And while you're there, you might want to check out the discussion section, where the filmmakers generously include critiques that the film is simply anti-religious & anti-Christian. I'd post my own thoughts on this, but I have to go buy some Narnia jewelry before it sells out.
Oscar has sorted the sheep from the goats, and throughout LA the sound of horns in traffic is drowned out by weeping and gnashing of teeth. But for best supporting actress nominee Michelle Williams, the only thing worse than losing the Oscar might have been earning a nomination.
Why? Because according to some, it may have cost the poor girl her soul!
The problem lies in the movie in which Williams chose to play a virginal bride: Brokeback Mountain. A film about gay cowboys may have won praise among more liberal folk, but to the principal of Williams' Christian alma mater her association with this movie is nothing short of an abomination. Quoth Jim Hopson, the principal of Santa Fe Christian high school:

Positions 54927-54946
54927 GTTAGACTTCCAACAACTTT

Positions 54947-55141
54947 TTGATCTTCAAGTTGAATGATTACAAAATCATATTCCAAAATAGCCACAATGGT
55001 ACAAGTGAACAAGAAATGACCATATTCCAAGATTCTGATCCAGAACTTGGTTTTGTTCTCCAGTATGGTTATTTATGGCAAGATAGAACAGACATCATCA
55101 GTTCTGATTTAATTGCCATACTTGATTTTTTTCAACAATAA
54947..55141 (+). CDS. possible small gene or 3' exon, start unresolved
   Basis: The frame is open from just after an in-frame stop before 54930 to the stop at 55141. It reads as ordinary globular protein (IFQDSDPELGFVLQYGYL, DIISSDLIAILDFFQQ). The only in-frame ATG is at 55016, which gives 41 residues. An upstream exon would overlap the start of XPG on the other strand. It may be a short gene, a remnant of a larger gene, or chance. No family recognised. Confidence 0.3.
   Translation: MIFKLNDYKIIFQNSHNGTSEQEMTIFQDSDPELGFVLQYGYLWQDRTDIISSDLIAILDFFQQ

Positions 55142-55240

"Michelle doesn't represent the values of this institution. We would not approve of her movies and TV shows (including the teen drama “Dawson's Creek”). We'd not like to be tied to 'Brokeback Mountain.'"
For certain Christians, this open condemnation of Williams is serious stuff. In the New Testament the only unpardonable sin is blasphemy against the Holy Spirit, which many believe is apostasy. Within this community, to be a believer and then fall away into open worldly unbelief is not merely backsliding. It can be a sign that the person was never truly a member of the church--the bride of Christ.
What does this have to do with the Blingdom? Glad you asked!
Perhaps the most incisive portrayal of the spiritual politics of Christian high school is the movie Saved!, the source of "Christian Jewel" pin pictured here. In the film, "Christian Jewels" is the name of the Christian girl band that is the ultimate in-crowd at the local Christian school, and receiving this pin is a sign that you are indeed one of Jesus' most chosen few. However, when one of the group's members seems to lose her faith, her Christian Jewel pin is taken away--and with it, the certainty that she was ever one of the elect.